Sunday, February 13, 2011

Celebrating 100 Years at the National Museum of Natural History

Where: National Museum of Natural History

When: through March 20, 2011

This exhibit is a lot of fun and very interesting. It's an exhibit about the museum itself, which I've not seen before - a self-referential exhibit, I guess you'd call it. It features great factoids; did you know that the museum used 7,200 rolls of toilet paper on Inauguration Day 2009? You do now.

In addition to a history of the museum, they have several great photos:
  • a stegosaurus from the "Hall of Extinct Monsters," - you really have to love that name
  • Theodore Roosevelt from 1909, collecting specimens for display
  • Agnes Chase, an expert on grasses who had to finance her own expeditions, as it was considered inappropriate for women to do field work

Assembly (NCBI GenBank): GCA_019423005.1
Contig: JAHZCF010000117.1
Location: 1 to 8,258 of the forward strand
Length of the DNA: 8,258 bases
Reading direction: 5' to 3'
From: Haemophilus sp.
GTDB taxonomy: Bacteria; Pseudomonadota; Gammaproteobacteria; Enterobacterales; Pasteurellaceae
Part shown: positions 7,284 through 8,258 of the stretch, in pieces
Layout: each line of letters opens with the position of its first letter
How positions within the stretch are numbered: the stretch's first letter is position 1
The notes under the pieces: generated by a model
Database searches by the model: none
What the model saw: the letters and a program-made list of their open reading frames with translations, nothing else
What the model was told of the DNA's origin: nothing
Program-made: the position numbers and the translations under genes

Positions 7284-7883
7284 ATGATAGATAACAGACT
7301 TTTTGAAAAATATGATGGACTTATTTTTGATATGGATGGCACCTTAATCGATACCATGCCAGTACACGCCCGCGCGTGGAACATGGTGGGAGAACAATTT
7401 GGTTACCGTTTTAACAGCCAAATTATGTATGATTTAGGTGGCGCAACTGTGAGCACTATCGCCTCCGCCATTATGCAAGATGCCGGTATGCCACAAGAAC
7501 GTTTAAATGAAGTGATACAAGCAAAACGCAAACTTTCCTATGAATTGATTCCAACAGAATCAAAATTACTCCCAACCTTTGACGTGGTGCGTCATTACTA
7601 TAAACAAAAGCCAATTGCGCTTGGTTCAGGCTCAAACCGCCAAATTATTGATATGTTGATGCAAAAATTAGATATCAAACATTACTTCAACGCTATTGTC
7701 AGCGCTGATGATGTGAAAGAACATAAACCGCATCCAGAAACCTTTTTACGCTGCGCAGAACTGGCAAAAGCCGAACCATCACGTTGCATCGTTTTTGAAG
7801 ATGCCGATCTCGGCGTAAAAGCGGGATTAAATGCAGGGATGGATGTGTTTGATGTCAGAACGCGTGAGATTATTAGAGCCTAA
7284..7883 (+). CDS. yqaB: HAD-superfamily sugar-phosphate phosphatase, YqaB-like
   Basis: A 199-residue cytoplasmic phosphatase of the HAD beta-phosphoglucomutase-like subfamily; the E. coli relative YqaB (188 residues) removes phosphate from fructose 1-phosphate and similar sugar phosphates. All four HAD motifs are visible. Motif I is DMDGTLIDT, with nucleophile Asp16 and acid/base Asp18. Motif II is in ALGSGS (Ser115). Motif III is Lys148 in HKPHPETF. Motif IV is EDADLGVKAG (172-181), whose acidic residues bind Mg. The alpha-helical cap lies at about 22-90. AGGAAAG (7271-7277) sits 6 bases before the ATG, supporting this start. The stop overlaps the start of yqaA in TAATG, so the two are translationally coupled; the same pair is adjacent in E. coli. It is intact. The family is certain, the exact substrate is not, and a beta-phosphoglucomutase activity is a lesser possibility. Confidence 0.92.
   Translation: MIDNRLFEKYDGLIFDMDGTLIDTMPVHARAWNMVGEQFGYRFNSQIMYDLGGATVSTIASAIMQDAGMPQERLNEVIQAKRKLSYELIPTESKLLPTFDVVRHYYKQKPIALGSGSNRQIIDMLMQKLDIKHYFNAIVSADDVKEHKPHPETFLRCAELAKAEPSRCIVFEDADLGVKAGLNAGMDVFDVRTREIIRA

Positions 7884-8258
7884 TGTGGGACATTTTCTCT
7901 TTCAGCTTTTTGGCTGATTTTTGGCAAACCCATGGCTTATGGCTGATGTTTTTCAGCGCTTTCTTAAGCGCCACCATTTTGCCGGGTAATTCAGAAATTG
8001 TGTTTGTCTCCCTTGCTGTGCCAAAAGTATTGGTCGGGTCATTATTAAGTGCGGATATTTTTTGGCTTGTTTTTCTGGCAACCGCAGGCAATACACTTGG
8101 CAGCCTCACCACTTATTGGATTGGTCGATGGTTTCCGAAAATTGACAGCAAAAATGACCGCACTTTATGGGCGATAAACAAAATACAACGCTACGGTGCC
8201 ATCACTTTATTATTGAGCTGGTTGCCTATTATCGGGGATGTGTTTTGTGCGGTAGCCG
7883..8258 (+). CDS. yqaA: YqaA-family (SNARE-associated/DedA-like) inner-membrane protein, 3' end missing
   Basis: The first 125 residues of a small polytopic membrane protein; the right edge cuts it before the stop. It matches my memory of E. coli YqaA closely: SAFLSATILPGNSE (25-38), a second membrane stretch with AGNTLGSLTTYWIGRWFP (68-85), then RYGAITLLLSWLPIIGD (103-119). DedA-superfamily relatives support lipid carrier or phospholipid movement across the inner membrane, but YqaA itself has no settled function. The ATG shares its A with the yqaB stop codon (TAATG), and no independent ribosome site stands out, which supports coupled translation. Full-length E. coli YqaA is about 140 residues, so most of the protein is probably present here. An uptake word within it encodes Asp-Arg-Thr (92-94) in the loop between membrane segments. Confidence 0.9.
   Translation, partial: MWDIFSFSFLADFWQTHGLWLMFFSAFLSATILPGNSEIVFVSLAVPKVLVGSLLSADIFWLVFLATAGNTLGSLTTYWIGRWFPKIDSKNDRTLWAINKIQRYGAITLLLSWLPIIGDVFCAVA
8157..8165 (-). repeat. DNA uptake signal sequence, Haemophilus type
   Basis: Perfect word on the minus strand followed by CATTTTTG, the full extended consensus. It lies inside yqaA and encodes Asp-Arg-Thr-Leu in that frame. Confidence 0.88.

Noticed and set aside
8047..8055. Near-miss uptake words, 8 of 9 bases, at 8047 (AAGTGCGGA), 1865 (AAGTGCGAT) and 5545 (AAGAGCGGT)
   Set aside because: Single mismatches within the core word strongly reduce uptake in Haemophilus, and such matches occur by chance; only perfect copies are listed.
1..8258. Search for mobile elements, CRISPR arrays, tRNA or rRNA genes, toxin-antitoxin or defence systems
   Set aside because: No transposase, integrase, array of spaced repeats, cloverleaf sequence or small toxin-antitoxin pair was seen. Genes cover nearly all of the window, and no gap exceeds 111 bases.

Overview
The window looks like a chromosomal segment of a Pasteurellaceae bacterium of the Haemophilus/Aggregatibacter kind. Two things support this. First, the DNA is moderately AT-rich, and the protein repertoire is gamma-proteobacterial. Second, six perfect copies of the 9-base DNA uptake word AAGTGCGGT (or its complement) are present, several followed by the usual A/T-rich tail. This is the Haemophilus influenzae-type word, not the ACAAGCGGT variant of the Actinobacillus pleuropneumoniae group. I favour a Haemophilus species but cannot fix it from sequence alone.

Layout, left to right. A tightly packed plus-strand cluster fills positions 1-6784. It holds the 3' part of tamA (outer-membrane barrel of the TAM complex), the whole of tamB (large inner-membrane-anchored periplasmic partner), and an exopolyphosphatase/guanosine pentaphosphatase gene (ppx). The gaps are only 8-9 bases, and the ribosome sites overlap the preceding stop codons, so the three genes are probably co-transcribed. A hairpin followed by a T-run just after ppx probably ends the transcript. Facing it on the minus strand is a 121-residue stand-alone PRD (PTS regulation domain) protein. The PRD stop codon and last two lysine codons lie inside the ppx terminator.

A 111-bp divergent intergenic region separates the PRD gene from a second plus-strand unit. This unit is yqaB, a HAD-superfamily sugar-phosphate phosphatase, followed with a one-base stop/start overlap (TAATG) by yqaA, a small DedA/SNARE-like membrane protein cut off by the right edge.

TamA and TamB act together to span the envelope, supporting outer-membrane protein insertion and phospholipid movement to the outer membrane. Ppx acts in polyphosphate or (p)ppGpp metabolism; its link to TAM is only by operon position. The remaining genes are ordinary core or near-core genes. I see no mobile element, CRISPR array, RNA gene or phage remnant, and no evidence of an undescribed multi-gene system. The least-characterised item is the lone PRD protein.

Again, I was reminded of the common work of artists and scientists, as there was a display on illustrators traveling with scientists to record findings.

There are millions of objects that the museum owns that are not on display, and there are several photos of rooms full of the drawers that hold all of these items, and the people who care for them. The museum owns everything from a collection of meteorites to the last known passenger pigeon.

Something I had been curious about for some time is how the museum is able to take such an obviously pro-evolution stand, and not face constant criticism from those who believe the bible to be the literal truth. Turns out in 1979 they had their first exhibit on evolution (the first in any American museum), and faced a legal challenge. The museum won the court case and they've been putting evolution on display ever since.

I was quite interested to discover that at one time, fine art and history collections were also housed in the Natural History museum, until the American Art and American History collections were established in separate buildings.

Verdict: Don't miss this display. If you have any interest in museums as institutions, this is great stuff.

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